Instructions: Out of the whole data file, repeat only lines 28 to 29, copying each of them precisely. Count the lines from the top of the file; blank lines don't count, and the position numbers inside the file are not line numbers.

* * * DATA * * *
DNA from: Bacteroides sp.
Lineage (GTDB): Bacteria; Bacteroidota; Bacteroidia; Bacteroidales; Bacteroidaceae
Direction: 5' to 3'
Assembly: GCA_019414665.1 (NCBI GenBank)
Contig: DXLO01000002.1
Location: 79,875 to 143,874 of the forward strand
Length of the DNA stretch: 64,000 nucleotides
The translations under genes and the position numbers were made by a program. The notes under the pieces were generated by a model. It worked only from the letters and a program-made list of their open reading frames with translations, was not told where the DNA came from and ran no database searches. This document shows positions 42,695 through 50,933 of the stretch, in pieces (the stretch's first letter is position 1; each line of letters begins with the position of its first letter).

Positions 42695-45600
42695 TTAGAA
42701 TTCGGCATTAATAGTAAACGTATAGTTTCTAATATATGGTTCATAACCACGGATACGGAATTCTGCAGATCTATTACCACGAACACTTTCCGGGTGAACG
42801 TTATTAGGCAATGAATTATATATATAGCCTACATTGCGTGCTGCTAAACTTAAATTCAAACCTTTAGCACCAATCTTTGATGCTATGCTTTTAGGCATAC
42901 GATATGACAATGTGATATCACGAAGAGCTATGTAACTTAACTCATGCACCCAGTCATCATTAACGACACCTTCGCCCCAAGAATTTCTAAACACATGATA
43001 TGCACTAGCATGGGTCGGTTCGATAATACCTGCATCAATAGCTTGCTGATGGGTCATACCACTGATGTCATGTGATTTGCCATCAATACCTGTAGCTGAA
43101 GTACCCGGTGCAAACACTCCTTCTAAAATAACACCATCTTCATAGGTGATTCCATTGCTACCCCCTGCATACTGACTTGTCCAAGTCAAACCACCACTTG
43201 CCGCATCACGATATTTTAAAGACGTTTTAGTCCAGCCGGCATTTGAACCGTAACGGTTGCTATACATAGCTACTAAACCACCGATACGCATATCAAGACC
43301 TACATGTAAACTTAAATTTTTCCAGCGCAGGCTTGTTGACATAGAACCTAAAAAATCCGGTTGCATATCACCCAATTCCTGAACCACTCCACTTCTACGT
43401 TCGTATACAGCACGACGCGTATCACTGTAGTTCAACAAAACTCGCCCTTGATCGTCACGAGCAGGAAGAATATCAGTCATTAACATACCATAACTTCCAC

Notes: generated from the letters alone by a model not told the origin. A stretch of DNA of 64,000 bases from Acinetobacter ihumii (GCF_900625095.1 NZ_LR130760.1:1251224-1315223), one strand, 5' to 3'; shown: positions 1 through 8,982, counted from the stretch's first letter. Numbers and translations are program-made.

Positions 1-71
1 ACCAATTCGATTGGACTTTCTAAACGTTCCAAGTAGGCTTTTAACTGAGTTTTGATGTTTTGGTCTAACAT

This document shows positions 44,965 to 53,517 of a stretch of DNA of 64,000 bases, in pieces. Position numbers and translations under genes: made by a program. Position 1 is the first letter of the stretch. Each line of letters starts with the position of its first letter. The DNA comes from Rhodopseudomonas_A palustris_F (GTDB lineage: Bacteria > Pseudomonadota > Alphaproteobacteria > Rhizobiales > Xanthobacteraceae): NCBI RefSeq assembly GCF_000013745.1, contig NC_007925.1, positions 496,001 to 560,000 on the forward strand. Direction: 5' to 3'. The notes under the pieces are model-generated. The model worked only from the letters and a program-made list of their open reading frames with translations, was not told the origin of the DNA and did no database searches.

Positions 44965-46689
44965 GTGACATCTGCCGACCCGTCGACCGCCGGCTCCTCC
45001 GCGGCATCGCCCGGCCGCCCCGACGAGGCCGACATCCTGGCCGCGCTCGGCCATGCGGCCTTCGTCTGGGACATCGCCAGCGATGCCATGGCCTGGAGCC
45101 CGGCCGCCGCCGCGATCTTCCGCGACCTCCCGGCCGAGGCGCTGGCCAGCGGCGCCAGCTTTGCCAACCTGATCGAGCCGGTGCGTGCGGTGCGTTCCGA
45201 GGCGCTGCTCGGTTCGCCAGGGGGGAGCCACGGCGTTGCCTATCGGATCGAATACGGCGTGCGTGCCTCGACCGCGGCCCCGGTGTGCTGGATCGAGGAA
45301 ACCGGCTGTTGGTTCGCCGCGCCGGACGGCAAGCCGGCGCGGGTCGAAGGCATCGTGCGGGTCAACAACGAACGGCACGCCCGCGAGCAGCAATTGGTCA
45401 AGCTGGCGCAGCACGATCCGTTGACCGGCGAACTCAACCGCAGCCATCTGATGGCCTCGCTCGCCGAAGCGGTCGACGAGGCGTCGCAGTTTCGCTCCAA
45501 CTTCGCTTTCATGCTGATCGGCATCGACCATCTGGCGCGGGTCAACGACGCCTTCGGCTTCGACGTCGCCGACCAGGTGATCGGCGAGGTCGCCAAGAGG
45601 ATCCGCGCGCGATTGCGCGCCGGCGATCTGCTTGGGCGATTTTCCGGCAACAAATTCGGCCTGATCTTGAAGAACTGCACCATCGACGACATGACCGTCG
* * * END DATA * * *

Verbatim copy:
45301 ACCGGCTGTTGGTTCGCCGCGCCGGACGGCAAGCCGGCGCGGGTCGAAGGCATCGTGCGGGTCAACAACGAACGGCACGCCCGCGAGCAGCAATTGGTCA
45401 AGCTGGCGCAGCACGATCCGTTGACCGGCGAACTCAACCGCAGCCATCTGATGGCCTCGCTCGCCGAAGCGGTCGACGAGGCGTCGCAGTTTCGCTCCAA